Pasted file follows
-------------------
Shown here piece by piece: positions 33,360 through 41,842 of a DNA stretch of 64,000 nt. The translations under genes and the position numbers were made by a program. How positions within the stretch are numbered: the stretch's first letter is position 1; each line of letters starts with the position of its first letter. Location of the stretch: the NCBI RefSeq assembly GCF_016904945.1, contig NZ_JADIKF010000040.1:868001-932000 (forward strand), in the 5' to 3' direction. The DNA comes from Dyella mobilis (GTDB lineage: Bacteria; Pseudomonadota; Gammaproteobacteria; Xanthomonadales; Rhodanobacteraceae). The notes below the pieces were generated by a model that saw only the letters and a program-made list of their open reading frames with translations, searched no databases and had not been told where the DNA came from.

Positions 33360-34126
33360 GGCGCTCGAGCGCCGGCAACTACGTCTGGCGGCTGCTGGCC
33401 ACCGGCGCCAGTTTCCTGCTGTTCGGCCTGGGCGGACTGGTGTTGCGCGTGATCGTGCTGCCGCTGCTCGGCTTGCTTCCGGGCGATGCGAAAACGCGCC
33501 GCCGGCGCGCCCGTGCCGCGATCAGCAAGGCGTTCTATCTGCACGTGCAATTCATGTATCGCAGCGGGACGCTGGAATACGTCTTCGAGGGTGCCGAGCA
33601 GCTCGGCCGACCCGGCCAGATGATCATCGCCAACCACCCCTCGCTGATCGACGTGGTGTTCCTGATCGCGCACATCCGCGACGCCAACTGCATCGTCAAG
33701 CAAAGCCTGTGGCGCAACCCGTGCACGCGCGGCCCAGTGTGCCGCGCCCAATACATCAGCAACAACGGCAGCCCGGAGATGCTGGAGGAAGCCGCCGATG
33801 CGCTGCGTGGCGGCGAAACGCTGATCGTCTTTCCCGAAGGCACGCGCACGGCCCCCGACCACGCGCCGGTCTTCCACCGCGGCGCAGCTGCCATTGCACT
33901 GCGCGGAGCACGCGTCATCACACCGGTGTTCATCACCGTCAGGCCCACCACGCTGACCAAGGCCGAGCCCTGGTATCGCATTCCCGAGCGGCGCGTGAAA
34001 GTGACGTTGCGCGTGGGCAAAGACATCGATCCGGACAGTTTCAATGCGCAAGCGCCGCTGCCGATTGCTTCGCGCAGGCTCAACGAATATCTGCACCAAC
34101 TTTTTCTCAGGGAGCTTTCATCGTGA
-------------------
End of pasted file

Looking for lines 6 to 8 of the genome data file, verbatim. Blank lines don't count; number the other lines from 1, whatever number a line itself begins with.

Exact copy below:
33601 GCTCGGCCGACCCGGCCAGATGATCATCGCCAACCACCCCTCGCTGATCGACGTGGTGTTCCTGATCGCGCACATCCGCGACGCCAACTGCATCGTCAAG
33701 CAAAGCCTGTGGCGCAACCCGTGCACGCGCGGCCCAGTGTGCCGCGCCCAATACATCAGCAACAACGGCAGCCCGGAGATGCTGGAGGAAGCCGCCGATG
33801 CGCTGCGTGGCGGCGAAACGCTGATCGTCTTTCCCGAAGGCACGCGCACGGCCCCCGACCACGCGCCGGTCTTCCACCGCGGCGCAGCTGCCATTGCACT